Senate split on abortion procedure Hearings open today on bill to ban late-term practice

November 17, 1995|By Sandy Banisky | Sandy Banisky,SUN NATIONAL STAFF

Political disputes over abortion aren't new. But with the Partial-Birth Abortion Ban Act, up for Senate hearings today, supporters and opponents disagree on everything but the bill's punctuation.

They argue over what, exactly, the term "partial-birth abortion" means; how often the procedure is done, and whether a ban is constitutional.

And they disagree on whether Congress, instead of doctors, should be regulating a medical procedure.

The bill would ban what both sides agree is a grim form of late-term abortion. Abortion opponents say the practice is unnecessary. Abortion-rights backers say it sometimes offers women the safest way to end a doomed pregnancy.

Doctors who do the procedure call it "intact dilation and evacuation," and it is used only in the last months of pregnancy. The doctor begins delivery of the fetus feet first. The physician then inserts an instrument into the fetus' skull to pull out the brain, making the skull collapse to allow easier passage through the birth canal and limiting the risks to the woman.

How often is the procedure used?

Rarely, according to abortion-rights backers. Too often, abortion opponents say.

Both sides concede there are no figures to back either position.

In 1992, the last year for which the Alan Guttmacher Institute has statistics, about 1.5 million abortions were performed in the United States. Nearly 90 percent of those were performed in the first trimester, the safest time for a woman to end a pregnancy.

Only .04 percent, or about 600, were performed in the third trimester, according to the Guttmacher statistics. It's not clear how many of those were intact dilation and evacuations, because doctors aren't required to report which procedure was used.

Abortion rights advocates say intact dilation and evacuation is used only in late-term pregnancies where the fetus has profound defects or the woman's health is in danger.

Dr. David Nagey, director of maternal-fetal medicine at the University of Maryland, said the procedure is so rare that he's seen it done only twice in his 20 years of practice -- both times "where the baby had horrible hydrocephalus and no brain we could identify."

In both cases, he said, a Caesarean section would have put the woman at higher risk of bleeding, infection and hysterectomy.

But Douglas Johnson, legislative director of the National Right to Life Committee, said he has evidence that the procedure is used more often than his opponents allow -- to end unwanted pregnancies as well as troubled ones.

"The fact that it's a small proportion of abortions is irrelevant to this argument," he said. "For each little girl who ends up at the pointed end of the scissors, it's a 100 percent proposition."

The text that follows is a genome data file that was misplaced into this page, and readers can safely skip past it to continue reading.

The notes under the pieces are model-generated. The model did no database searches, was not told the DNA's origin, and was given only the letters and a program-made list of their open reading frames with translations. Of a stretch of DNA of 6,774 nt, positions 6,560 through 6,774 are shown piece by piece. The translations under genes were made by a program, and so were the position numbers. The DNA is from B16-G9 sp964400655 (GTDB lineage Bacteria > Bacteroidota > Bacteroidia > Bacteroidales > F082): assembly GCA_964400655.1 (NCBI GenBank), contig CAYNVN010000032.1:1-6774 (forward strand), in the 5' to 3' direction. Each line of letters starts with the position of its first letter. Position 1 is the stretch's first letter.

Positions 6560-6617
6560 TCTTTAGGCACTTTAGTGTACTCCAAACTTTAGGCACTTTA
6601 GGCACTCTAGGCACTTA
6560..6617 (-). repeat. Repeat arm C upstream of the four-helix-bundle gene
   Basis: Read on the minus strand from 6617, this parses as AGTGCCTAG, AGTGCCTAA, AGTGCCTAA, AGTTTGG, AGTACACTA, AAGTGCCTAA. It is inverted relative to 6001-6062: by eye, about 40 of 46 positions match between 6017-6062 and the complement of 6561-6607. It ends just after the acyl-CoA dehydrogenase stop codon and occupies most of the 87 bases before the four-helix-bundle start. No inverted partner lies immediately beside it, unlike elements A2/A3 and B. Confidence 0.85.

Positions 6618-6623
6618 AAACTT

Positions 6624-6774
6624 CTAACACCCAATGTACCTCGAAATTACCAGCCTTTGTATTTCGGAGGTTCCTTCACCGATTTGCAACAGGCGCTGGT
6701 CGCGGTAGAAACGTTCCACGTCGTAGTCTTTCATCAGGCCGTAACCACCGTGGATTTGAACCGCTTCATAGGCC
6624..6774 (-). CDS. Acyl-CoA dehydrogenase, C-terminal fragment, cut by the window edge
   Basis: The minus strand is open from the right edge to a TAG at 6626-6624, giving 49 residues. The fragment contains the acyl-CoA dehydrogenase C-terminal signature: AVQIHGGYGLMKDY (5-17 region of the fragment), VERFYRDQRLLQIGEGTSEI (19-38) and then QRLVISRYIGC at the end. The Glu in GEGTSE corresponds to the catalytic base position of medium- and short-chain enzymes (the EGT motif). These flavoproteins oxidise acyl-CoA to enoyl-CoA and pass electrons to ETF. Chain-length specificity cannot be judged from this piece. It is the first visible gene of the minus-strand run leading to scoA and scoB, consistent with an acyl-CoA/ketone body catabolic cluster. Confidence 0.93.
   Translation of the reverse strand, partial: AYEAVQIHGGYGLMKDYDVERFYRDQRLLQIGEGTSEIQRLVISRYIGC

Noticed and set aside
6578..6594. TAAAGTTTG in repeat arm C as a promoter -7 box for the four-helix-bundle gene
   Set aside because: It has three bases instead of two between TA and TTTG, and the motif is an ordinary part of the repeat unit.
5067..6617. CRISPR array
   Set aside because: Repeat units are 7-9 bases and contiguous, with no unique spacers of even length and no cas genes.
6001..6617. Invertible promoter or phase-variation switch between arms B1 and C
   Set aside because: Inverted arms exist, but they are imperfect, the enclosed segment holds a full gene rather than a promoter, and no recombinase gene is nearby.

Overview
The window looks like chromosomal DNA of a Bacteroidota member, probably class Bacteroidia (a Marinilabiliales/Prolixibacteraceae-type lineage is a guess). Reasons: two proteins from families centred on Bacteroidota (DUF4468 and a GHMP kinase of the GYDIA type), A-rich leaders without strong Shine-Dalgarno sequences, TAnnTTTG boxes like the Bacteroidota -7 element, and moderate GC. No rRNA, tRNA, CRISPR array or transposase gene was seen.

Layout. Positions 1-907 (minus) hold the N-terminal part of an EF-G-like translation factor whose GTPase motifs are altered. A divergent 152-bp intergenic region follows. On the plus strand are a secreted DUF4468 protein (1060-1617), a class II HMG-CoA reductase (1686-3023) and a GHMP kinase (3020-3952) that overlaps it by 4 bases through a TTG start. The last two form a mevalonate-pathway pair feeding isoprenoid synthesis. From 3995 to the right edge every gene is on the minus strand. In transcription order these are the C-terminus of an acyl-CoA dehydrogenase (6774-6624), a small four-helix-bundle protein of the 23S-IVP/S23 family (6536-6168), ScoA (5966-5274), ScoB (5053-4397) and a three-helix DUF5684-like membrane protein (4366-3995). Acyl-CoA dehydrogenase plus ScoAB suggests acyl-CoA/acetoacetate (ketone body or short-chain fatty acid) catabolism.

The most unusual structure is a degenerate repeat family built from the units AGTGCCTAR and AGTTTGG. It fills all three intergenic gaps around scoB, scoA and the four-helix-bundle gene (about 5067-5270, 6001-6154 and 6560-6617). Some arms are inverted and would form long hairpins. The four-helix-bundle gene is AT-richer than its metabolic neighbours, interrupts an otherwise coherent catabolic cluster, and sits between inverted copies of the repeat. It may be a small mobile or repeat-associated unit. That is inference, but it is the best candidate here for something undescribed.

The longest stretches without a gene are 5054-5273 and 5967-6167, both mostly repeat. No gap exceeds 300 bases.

Besides the dispute over the procedure itself, the partial-birth abortion bill sets up another discussion: Who should decide which medical procedures are appropriate?

"One of the dangerous aspects of this debate is that Congress is stepping in to regulate the practice of medicine," said Arthur Caplan, director of the University of Pennsylvania Center for Bioethics.

Legislatures indeed have addressed medical issues, he said, setting limits on sterilization, for example, and banning euthanasia. But this measure is unique, Dr. Caplan said, in attempting to ban one kind of operation when the general practice, abortion, is legal.

"I understand why people object to this technique," he said. "It's awful, one heck of a last resort, used only under the most desperate circumstances. But the general precedent is you don't want your congressman coming into the operating theater and telling the surgeon, 'Do it this way, not that way.' "

Right to Life's Mr. Johnson, however, says he did not hear anyone raise the issue of congressional meddling when Rep. Patricia Schroeder, the Colorado Democrat who favors abortion rights, introduced a bill that would ban female circumcision.

Viki Wilson, a registered nurse in Fresno, Calif., said she had a dilation and evacuation in her ninth month of pregnancy because doctors assured her it was the safest way to end a doomed pregnancy.

In April 1994, she had a nursery stocked with gifts from two baby showers when prenatal tests showed the fetus she was carrying had two-thirds of her brain growing outside the skull and had no chance of survival.

"I wanted to end her suffering," said Ms. Wilson, wife of a doctor and mother of two.

Her doctors said that a Caesarean was risky and inducing labor was not an option because the fetus' head was so large it could not pass through the birth canal.

She was referred to a doctor who performed the intact dilation and evacuation, using not scissors but a spinal needle. The Wilsons named the child Abigail, baptized her and held a funeral.

"I'm not advocating every woman terminate her pregnancy when she's dealt this," Ms. Wilson said. "But if this is no longer available, God help those families who have to go through this."

Last month's House debate on the bill, to the dismay of abortion-rights groups, was accompanied by graphic illustrations and descriptions.

Mr. Johnson said he wants the public to hear partial-birth abortion described and to see what it involves. "This is going to be a revelation for many Americans and may well make them take another look at Roe vs. Wade," the 1972 Supreme Court decision that established the right to abortion.

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